Ms. Kennett obviously has a passion to share her observations and experience in a such a way as to enable students to, in a sense, take control of their learning. One thing that strucky me deeply, which we talked about later, was the symbolism she used in her slides was the shape of a house, to mark one’s path of learning along several components like “final product”, “audience”, “student inquiry” and “metacognition”. To me, this is a powerful connection to the crucial aspect of building relationships, and how in an ideal world, a fundametal and focal relationship is that of the family in which the parents are in a position of deep-seated trust that fosters truly constructive criticism born out of love for each other. In a Utopian world, in my opinion, a typical teacher-student relationship would share some of those same elements, using the processes identified in this session to enhance or “teach” each other.


Low-Tech to High-Tech Discussions: Fostering Student Inquiry through EdCafes (Katrina Kennett, College of Education)

Having sat through part of one session, I wanted to see what the next session was like. And I am very glad I did. Katrina laid the groundwork for her idea and how successful it has been for her, and then we immediately applied the concepts by practicing them in our small group setting. The seed question was “What does ‘student talk’ look like?” The fruit of our discussion was very productive and inspiring, ranging over many related but tangential topics. It seems obvious to me that this tool is very conducive to students owning their learning experience. I liked the concept so much that I hope we see more of this in Unit 4. Moreover, it made me reflect on how Unit 4 is going about the “talks” for the Central siting saga, and how even though we have decades of talks, it has not been choreographed very well – we have lacked a talented facilitator/moderator throughout. And Katrina has that rare form of high-energy that allows her to listen intently, take notes and type them for all to see as the discussion is happening, and then respond in a thoughtful and thought-provoking manner that guides the dialog.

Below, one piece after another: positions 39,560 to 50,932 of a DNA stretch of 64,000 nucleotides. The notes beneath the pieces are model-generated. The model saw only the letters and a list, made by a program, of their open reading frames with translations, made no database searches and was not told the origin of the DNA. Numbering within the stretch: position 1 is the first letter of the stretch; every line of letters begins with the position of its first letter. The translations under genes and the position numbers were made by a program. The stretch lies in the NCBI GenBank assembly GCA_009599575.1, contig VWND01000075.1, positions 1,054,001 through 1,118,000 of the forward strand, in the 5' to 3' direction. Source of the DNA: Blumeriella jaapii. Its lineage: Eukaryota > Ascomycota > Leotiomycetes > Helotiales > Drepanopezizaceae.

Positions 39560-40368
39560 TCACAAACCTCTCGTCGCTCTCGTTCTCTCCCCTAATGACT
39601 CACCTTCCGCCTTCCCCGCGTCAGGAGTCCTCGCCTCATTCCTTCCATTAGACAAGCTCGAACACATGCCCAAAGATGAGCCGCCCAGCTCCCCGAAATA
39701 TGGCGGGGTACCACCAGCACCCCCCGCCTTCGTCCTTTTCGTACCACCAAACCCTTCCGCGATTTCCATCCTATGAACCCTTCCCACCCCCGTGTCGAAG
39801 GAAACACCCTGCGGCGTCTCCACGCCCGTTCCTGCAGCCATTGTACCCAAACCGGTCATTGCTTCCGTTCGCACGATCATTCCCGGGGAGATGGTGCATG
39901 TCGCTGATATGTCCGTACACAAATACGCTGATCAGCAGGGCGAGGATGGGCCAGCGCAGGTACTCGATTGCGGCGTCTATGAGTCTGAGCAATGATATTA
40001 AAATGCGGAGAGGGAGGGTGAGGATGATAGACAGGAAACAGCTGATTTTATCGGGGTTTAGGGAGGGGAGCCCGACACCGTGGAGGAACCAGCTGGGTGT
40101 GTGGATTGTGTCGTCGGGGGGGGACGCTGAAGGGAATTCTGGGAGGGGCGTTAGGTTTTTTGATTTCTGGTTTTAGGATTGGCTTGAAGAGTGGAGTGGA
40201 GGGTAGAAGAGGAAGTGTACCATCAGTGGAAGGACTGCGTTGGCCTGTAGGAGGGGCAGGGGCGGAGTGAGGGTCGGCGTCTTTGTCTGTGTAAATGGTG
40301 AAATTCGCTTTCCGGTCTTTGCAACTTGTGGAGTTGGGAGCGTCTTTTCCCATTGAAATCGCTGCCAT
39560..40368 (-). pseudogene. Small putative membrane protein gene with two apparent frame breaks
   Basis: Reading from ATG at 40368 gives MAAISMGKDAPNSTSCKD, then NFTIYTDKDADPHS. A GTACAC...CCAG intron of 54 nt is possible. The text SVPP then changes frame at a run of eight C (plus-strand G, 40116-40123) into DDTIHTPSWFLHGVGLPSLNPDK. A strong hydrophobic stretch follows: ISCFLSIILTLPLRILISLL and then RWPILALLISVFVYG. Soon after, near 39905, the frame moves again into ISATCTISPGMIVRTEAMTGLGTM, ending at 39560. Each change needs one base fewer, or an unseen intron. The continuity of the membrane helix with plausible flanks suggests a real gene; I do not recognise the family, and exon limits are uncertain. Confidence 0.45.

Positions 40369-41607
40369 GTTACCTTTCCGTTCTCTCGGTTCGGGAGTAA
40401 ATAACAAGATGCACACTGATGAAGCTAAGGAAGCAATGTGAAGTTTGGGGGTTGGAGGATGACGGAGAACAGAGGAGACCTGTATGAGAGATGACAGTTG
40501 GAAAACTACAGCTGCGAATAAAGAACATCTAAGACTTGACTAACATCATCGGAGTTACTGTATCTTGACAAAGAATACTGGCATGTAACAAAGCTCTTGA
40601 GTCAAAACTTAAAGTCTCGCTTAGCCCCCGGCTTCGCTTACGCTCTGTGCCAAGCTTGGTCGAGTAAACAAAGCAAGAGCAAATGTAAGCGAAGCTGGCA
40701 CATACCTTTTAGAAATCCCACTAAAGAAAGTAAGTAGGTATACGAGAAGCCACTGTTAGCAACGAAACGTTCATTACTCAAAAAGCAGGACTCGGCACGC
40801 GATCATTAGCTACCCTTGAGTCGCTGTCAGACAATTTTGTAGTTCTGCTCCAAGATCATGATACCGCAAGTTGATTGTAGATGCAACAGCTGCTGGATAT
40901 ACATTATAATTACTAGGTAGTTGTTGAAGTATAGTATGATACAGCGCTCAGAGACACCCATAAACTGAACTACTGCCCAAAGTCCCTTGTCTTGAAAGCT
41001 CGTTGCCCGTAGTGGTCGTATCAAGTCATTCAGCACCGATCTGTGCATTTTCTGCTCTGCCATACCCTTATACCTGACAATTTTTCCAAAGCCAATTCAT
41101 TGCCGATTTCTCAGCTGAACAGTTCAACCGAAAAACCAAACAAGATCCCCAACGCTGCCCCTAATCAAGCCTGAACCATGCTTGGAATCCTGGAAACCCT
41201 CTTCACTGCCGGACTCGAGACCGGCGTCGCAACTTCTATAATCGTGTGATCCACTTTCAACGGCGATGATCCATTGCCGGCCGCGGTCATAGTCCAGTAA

Coding Art (Jill Kjorliene and Todd Lash, Kenwood Elementary)

To be honest, I did not intend to drop by this session (having talked to Todd Lash on numerous occasions and tried my hand at Scratch), but when I saw a bunch of kids march down the hall, I just had to follow to see what was up. For me, this session was so much more than using a cute program to make dynamic and configurable patterns; rather, it strives to change the model and definition of teaching. The icing on the cake was that Dr. Wiegand, Dr. Zola, Stephanie Stuart and Dave Hohman walked in right as Todd Lash was saying that they were working from the ground up to instill changes, not being forced by administration. 🙂 Some game-changing ideas were discussed and I insist that you go look up his presentation on Schoology (directions for logging in are buried here – I’ll try to post the presentation when I have a moment). Take-away: a new breed of teachers are coming our way, and the current vehicle of “coding” (and “computational thinking”) is just one delivery mechanism.


What are we really teaching through technology (Cathy Murphy and Minsoo Park, Kenwood Elementary)